House committee grills United over Dao; CEO Munoz apologizes

on May2

2 May 2017 | 2:33 pm

A contrite United Airlines CEO appeared before a House committee on Tuesday to take responsibility for the customer-service failure that led to a bloodied passenger being dragged off a jet at O’Hare Airport.

“This is on me,” Oscar Munoz told the House Transportation and Infrastructure Committee. He was joined by United’s president, Scott Kirby.

“It was a mistake of epic proportions in hindsight,” Munoz said later. The airline last week announced it had reached a settlement with the passenger, Dr. David Dao of Kentucky.

The hearing was called after a series of incidents that started with the United fiasco on April 9 at O’Hare, but also included a confrontation between an American Airlines flight attendant and passenger, a Delta passenger being kicked off an airplane for using the bathroom during a 30-minute wait on the tarmac to take off, and the death of a giant rabbit on a United flight from London to O’Hare.

Complaints about airline treatment and the United debacle let House Transportation Committee Chairman Bill Shuster, R- Pa., to warn at the start: “This won’t be a pleasant hearing.”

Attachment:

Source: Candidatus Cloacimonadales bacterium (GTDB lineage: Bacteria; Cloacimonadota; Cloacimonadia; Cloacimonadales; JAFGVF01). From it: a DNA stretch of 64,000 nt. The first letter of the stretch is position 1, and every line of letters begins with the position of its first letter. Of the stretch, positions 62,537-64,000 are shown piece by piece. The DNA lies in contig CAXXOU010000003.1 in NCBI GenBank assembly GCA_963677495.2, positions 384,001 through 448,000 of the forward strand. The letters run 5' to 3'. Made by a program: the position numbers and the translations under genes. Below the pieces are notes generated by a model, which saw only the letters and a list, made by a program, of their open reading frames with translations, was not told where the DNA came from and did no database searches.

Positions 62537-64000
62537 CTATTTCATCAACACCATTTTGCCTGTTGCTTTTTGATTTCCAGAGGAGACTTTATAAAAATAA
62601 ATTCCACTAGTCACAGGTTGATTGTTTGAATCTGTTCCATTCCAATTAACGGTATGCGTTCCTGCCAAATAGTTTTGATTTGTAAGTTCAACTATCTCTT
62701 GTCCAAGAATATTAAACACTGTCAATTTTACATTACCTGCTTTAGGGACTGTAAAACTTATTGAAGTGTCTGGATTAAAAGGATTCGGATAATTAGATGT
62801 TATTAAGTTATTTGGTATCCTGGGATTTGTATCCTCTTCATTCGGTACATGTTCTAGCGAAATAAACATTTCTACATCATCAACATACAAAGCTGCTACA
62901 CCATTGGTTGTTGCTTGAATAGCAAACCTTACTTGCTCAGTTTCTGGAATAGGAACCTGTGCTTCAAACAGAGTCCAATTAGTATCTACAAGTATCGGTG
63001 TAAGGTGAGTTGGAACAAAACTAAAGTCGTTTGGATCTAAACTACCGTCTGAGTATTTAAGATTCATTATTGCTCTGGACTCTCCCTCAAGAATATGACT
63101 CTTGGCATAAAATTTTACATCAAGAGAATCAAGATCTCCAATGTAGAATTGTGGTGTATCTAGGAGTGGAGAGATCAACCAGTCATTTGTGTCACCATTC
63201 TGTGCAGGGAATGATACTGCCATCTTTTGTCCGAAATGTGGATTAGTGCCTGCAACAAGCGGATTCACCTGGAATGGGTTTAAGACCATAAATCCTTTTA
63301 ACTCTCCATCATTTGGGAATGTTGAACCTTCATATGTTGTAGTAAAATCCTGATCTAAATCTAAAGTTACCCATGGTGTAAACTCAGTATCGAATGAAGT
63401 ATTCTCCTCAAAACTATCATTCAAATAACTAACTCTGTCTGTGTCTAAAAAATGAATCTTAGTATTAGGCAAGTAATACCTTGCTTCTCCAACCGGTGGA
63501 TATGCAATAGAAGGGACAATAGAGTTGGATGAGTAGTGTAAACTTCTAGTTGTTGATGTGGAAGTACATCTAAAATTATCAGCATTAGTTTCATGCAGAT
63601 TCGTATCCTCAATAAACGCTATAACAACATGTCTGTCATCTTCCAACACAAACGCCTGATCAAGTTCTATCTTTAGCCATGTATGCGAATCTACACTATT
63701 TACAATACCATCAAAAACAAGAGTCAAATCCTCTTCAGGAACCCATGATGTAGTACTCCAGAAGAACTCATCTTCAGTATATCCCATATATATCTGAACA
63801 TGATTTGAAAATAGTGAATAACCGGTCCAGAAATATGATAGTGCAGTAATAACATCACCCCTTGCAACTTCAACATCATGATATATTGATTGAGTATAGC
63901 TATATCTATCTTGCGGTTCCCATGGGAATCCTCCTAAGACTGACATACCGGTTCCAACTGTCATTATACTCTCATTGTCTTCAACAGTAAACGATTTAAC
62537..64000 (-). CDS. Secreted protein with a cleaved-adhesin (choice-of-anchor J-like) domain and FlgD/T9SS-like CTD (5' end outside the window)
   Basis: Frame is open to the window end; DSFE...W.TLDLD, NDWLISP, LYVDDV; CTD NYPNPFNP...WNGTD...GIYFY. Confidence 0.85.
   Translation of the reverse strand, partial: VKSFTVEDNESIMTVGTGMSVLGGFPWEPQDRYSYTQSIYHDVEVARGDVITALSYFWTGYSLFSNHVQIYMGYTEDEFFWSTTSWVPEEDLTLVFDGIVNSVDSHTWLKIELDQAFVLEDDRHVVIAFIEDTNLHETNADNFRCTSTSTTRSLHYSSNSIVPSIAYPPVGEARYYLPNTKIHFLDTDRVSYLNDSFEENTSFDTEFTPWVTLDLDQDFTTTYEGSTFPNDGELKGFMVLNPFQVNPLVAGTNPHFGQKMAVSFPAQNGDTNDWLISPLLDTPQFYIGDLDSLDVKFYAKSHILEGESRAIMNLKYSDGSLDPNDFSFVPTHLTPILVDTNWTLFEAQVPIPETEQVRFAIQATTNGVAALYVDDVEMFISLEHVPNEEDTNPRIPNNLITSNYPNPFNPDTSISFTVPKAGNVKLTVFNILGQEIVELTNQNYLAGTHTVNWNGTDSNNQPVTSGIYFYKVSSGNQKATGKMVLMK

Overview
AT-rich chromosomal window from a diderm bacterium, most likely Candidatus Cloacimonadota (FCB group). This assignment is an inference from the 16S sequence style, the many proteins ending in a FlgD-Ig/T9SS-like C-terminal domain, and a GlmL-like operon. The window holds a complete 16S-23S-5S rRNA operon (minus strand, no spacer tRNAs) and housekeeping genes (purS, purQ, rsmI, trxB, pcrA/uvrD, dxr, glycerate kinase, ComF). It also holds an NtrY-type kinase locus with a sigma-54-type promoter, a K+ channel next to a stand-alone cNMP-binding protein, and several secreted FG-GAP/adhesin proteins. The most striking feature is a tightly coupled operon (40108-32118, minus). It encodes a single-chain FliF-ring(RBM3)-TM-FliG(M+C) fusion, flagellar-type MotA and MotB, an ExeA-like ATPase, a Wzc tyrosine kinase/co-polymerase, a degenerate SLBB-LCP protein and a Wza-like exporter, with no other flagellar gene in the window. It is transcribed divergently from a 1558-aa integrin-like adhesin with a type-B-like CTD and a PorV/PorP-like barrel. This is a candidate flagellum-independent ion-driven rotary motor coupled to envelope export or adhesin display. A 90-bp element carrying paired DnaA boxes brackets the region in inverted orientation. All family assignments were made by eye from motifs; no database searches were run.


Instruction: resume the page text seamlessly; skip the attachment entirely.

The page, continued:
The state of air travel was summed up by William J. McGee, travel and aviation consultant for Consumers Union, who also appeared at the hearing: “Consumers are at the mercy of powerful airlines.”

At the hearing, in reply to questions about overbooking and bumping policies, Southwest Airlines Executive Vice President Bob Jordan said they bounce passengers from an overbooked flight based on who arrived last at the gate; United, in contrast, has bounced seated passengers based on the fare they paid and their level in the airline’s frequent-flyer program.

In the case of the Dao incident, Rep. Rick Larsen, D-Wash., told Munoz “you made your problem your customer’s problem … putting the solution on the customer.”

Replied Munoz: “Could not agree with you more.”

An American Airlines executive also offered an apology — this one for an incident in which a male flight attendant upset a female passenger to the point of tears, then got into a heated confrontation with a male passenger who tried to come to the woman’s defense.

Kerry Philipovitch, a senior vice president of American, said the incident was improperly handled and is being investigated. Video of the incident has circulated widely on social media. Philipovitch said at Tuesday’s hearing that the airline “should have helped” the passenger handle the extra-wide stroller and put it away safely.

The incident occurred April 21 on a flight from San Francisco to Dallas, two weeks after a passenger on a United Airlines flight was forcibly removed from a plane in Chicago.

Contributing: Associated Press

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